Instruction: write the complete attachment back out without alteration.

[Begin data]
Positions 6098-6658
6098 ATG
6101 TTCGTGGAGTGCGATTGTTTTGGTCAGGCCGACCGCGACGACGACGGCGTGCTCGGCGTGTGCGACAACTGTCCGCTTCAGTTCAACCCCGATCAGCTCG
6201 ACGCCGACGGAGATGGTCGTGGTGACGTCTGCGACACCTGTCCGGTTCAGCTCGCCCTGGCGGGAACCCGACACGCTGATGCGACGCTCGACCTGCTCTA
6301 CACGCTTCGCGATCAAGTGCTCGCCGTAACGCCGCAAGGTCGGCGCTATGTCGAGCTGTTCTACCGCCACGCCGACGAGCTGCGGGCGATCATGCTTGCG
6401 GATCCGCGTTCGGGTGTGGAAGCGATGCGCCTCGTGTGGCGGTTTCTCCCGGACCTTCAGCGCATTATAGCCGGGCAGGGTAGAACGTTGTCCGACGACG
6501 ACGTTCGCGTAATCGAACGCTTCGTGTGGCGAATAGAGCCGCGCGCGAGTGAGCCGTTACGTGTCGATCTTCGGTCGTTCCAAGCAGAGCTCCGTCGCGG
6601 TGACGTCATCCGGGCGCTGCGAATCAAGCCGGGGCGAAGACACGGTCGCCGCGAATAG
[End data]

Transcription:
Positions 6098-6658
6098 ATG
6101 TTCGTGGAGTGCGATTGTTTTGGTCAGGCCGACCGCGACGACGACGGCGTGCTCGGCGTGTGCGACAACTGTCCGCTTCAGTTCAACCCCGATCAGCTCG
6201 ACGCCGACGGAGATGGTCGTGGTGACGTCTGCGACACCTGTCCGGTTCAGCTCGCCCTGGCGGGAACCCGACACGCTGATGCGACGCTCGACCTGCTCTA
6301 CACGCTTCGCGATCAAGTGCTCGCCGTAACGCCGCAAGGTCGGCGCTATGTCGAGCTGTTCTACCGCCACGCCGACGAGCTGCGGGCGATCATGCTTGCG
6401 GATCCGCGTTCGGGTGTGGAAGCGATGCGCCTCGTGTGGCGGTTTCTCCCGGACCTTCAGCGCATTATAGCCGGGCAGGGTAGAACGTTGTCCGACGACG
6501 ACGTTCGCGTAATCGAACGCTTCGTGTGGCGAATAGAGCCGCGCGCGAGTGAGCCGTTACGTGTCGATCTTCGGTCGTTCCAAGCAGAGCTCCGTCGCGG
6601 TGACGTCATCCGGGCGCTGCGAATCAAGCCGGGGCGAAGACACGGTCGCCGCGAATAG